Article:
For the second time, sanctions have been ordered against the plaintiff in Tam v. Federal Management Co., Inc., et al.
In 2016, we blogged about Judge Leibensperger’s sanction to disqualify Siew-Mey Tam as a class representative after finding that she made materially false and misleading statements in her affidavit to the court in support of her motion for class certification. These false statements came to light during post-certification discovery, when Tam’s deposition testimony revealed inconsistencies with her affidavit and cast substantial doubt on her credibility. Judge Leibensperger also decertified the class, in part, because of Tam’s inconsistent representations.
In Galloway v. SimpliSafe, a putative class action of customer support representatives sued their employer, SimpliSafe, Inc., alleging various Massachusetts Wage Act violations, including failure to pay the plaintiffs “Sunday Premium Pay” as required by the “Sunday Pay Statute.” The defendant argued, among other things, that it was not subject to the “Sunday Pay Statute” because it was not a “store or shop.” The parties filed cross-motions for summary judgment. Judge Davis held that internet-based retail employers operating in Massachusetts must comply with the “Sunday Pay Statute.”
In Headquarters Hotel v. LBV Hotel, Judge Davis ruled that Headquarters rejected LBV’s offer to sell a property interest under a right-of-first-offer provision by refusing to execute a confidentiality agreement included with the offer.
Under an agreement between the parties, LBV has an estate for years in the real estate owned by Headquarters at 154 Berkeley Street, Boston, until 2131 (2131 is not a typo). The agreement includes a right-of-first-offer provision. Under that provision, if either party wants to market its interest to third parties, the selling party must first offer the interest to the other party at the same price and on the same terms the selling party would offer to third parties.
In Metal Seal Precision, Ltd. v. Sensata Technologies, Inc., Metal Seal sued Sensata for allegedly breaching the parties’ Memorandum of Understanding (MOU), which required Sensata to purchase minimum quantities of metal components from Metal Seal. Responding to the complaint, Sensata denied that it agreed to a minimum-quantities requirement. Sensata also alleged that the minimum-quantities requirement was unenforceable because it was based on Metal Seal’s fraud. According to Sensata, while negotiating the MOU, Metal Seal falsely represented that its insurer required that any contract with Sensata include minimum volumes of components.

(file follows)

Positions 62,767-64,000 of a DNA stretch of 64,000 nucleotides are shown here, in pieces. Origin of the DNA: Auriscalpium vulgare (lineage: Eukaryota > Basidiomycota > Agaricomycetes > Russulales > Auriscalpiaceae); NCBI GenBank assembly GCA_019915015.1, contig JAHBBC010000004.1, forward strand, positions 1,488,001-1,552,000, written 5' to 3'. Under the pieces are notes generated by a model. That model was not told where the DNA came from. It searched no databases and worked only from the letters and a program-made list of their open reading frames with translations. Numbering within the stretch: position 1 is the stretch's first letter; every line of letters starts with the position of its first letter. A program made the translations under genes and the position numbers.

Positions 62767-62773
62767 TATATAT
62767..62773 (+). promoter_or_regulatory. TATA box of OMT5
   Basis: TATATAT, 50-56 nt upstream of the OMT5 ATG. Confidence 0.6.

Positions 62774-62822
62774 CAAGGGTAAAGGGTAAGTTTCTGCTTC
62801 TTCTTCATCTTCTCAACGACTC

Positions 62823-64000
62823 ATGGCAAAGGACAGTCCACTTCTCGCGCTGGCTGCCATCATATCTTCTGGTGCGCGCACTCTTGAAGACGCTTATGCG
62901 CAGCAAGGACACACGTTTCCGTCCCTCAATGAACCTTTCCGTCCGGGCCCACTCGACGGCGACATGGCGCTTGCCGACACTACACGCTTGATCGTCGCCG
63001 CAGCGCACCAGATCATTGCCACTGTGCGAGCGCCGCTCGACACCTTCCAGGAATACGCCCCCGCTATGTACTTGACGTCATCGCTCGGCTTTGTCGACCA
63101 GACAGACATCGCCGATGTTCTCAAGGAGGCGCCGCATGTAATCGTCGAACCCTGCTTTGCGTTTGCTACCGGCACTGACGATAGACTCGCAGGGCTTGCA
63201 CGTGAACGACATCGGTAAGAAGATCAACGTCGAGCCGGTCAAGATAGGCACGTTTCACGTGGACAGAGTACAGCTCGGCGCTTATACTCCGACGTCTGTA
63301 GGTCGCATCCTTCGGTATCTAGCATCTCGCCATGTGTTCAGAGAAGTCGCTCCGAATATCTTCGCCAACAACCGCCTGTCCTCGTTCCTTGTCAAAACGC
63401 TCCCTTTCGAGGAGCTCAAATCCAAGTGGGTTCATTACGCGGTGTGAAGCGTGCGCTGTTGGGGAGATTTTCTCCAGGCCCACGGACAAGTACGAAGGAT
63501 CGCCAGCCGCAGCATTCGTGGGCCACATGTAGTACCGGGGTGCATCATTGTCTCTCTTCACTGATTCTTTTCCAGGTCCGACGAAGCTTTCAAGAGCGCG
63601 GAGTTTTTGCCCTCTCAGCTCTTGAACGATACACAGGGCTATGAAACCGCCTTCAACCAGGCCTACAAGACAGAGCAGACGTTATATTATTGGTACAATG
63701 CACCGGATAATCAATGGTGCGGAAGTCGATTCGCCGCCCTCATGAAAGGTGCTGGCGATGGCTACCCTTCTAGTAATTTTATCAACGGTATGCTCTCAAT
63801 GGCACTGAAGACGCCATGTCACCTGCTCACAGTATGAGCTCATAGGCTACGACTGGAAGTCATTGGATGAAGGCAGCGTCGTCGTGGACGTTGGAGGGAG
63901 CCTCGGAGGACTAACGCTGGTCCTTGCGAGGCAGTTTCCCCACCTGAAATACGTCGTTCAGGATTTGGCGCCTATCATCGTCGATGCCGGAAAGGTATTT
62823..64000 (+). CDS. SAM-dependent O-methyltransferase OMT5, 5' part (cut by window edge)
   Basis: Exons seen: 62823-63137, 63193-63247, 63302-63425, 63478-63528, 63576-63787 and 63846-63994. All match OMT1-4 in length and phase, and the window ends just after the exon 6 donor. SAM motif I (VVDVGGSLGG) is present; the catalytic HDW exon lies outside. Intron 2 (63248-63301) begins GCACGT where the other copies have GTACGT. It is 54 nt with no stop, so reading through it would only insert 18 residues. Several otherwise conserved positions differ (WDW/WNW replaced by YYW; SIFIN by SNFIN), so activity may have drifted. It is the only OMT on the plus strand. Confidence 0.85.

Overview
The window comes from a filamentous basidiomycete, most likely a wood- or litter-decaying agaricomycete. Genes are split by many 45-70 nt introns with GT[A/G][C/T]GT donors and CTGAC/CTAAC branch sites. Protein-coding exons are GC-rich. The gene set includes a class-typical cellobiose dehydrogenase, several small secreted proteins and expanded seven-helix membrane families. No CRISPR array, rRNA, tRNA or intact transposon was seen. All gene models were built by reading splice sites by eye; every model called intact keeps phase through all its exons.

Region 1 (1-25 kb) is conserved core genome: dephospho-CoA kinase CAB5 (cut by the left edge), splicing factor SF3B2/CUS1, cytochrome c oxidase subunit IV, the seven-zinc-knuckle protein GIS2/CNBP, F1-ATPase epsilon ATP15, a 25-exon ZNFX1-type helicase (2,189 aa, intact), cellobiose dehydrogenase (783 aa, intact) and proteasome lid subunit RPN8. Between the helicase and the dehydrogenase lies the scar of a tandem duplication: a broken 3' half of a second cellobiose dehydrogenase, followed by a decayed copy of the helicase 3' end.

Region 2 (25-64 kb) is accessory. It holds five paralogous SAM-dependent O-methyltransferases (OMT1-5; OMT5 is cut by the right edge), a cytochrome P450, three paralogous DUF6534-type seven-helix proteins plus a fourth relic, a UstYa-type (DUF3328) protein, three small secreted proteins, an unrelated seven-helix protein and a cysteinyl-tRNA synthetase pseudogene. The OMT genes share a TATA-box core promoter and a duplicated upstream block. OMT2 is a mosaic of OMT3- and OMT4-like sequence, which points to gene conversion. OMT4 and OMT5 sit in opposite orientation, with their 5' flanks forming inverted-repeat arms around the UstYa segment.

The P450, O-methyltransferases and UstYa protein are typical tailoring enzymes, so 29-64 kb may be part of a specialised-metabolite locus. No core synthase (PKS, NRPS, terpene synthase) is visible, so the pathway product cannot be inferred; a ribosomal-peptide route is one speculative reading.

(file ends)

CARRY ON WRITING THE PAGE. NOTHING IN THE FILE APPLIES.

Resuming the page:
Metal Seal moved for summary judgment on Sensata’s G.L. c. 93A and fraud claims. Metal Seal also moved for summary judgment on Sensata’s affirmative defense based on Metal Seal’s alleged “material misrepresentations.”
In Caper v. Foley Lardner, LLP, Adam Caper is suing his attorneys, claiming that they committed malpractice, breached their fiduciary duties, made misrepresentations (negligent and intentional), and violated G.L. c. 93A. Caper’s theory is twofold. Caper alleges that his attorneys committed malpractice when they advised him that he could defer salary payments to his business’s chief operating officer. Caper also alleges that his attorneys stopped legal work, focused on refinancing his business, to coerce him to release his malpractice claim.
In Lukas v. Unidine Corp., et al., Judge Davis held that, under the Massachusetts Wage Act, GL c. 149, § 148, employee commissions can be conditioned on receipt of customer payments on which the commissions are based. Judge Davis found that the Wage Act did not require Unidine to make further commission payments to the plaintiff following her resignation and granted summary judgment in favor of Unidine.
- Senior Editor, Co-Chair, Business Litigation Practice Group